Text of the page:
Two landslides on clear-cuts logged by Oregon State University's College of Forestry set into motion last week's torrent of mud and debris that inundated homes and U.S. 30 west of Clatskanie.
The slides from the 2,440-acre tract owned and managed by the College of Forestry were the first steps in a dominolike chain of events that sent thousands of truckloads' worth of mud and debris roaring downhill. Nobody was injured, but buildings and vehicles were heavily damaged, and one person reportedly escaped from a home by crawling through mud and out a window.
The collapses on OSU's land put the state's top forestry institution face to face with long-standing concerns that logging can increase the risk of landslides, especially on steep slopes.
College officials had notified state foresters before logging in 2004 that one area they planned to clear-cut had evidence of old slides and small failures of the slope, according to state documents. But the terrain was not steep enough, and was not thought to pose enough threat to property below, to trigger state rules restricting logging on landslide-prone slopes.
Intense rains in 1996 unleashed fatal landslides in Oregon, and studies afterward showed that landslides occur more often on recently clear-cut slopes. The Oregon Department of Forestry later adopted new logging rules intended to prevent landslides, but many conservation groups argue the rules remain far too weak.
Forest landowners have been found liable in some cases for damage caused by slides that begin on their land, said Marilyn Heiken, a Eugene attorney involved in past landslide cases.
OSU's College of Forestry will review the circumstances of the slides, said Stephen Hobbs, executive associate dean at the college who is also chairman of the Oregon Board of Forestry.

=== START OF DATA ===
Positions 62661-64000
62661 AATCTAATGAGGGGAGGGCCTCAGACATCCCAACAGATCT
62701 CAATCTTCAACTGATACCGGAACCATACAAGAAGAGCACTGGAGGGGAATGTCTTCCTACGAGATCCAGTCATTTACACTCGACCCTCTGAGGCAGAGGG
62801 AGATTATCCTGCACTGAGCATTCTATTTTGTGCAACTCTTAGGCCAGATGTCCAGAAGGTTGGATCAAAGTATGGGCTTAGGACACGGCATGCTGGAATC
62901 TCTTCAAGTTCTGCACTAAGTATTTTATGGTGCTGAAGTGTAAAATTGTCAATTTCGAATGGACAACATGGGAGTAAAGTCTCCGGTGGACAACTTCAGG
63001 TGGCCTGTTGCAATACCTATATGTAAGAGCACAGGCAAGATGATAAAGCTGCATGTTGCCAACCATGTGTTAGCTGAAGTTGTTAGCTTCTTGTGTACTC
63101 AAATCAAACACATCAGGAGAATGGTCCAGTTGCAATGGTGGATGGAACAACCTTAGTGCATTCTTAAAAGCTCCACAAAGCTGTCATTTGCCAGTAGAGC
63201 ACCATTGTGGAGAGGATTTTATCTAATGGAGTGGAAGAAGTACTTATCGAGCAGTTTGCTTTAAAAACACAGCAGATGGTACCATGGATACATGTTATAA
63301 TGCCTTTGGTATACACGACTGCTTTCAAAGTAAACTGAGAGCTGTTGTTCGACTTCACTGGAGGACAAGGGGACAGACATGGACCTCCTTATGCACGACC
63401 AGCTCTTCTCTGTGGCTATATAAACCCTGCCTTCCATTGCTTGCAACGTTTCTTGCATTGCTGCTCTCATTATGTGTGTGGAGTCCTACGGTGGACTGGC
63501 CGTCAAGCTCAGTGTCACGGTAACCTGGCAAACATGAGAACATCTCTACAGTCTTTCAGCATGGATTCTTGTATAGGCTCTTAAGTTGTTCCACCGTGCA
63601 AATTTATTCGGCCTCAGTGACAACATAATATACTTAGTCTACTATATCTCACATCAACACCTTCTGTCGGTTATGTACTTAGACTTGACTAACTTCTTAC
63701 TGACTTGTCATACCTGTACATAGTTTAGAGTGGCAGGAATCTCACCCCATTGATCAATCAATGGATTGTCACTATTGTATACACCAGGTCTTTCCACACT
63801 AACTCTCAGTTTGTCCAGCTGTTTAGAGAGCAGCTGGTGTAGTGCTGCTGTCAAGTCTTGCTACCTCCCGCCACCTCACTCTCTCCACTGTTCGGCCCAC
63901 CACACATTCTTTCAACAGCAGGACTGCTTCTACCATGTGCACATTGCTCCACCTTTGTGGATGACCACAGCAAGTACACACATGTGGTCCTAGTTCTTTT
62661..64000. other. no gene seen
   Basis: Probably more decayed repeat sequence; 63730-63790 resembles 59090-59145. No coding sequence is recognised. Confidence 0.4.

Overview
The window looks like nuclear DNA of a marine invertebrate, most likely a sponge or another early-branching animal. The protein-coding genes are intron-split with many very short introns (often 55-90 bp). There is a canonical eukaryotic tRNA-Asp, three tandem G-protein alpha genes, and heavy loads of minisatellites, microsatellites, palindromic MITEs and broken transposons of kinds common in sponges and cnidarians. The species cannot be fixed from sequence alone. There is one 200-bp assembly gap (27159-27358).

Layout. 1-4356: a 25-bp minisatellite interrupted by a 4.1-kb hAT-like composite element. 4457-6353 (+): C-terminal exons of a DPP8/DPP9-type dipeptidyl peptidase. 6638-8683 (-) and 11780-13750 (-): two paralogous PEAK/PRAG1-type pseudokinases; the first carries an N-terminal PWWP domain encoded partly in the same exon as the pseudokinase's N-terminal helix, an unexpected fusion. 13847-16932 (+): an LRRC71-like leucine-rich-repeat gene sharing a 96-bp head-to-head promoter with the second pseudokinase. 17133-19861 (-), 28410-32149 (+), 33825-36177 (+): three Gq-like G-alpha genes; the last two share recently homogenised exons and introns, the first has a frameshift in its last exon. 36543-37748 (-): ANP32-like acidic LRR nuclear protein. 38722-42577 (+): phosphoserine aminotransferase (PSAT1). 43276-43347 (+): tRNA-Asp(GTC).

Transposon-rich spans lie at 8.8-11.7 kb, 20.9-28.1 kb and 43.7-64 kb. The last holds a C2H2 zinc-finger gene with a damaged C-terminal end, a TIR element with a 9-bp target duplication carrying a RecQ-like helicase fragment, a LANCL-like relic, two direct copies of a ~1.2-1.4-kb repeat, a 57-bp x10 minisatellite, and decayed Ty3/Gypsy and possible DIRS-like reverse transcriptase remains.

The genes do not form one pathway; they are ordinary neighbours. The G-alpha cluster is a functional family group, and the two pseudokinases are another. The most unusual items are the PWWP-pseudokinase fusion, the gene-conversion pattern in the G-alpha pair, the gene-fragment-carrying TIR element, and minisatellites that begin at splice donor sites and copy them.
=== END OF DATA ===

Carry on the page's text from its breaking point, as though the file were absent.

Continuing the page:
"Whenever something happens, you always try to assess the circumstances around what happened," he said.
Always at risk
But he also said the terrain involved is steep, unstable and always at risk in extreme rainstorms.
"Mother Nature threw a curveball at us," he said. "It was a pretty intense storm event, so you're going to have unexpected things happen."
The slides apparently started in two clear-cuts, one logged in 2004 and the other about 15 years ago, and probably happened during the major storm that swept across Oregon two weeks ago, according to geologists and state foresters who inspected the area.
Debris from the slides flowed downhill about a mile, where it plugged culverts draining water beneath a wood and earthen berm where railroad tracks once crossed a creek, said Bill Burns, an engineering geologist with the Oregon Department of Geology and Mineral Industries.
That turned the berm into a dam and set the stage for catastrophe. Water and mud backed up behind the berm for as much as a week -- collecting until it was as much as 40 feet deep -- and finally burst on Dec. 11, loosing a flood of mud and debris into the small community of Woodson, about half a mile to the north.
The chain of events involved multiple mechanisms known to contribute to damaging slides, Burns said: rain-soaked ground collapsing, runoff pooling behind a dam, and accelerating erosion when the dam burst and everything rushed out.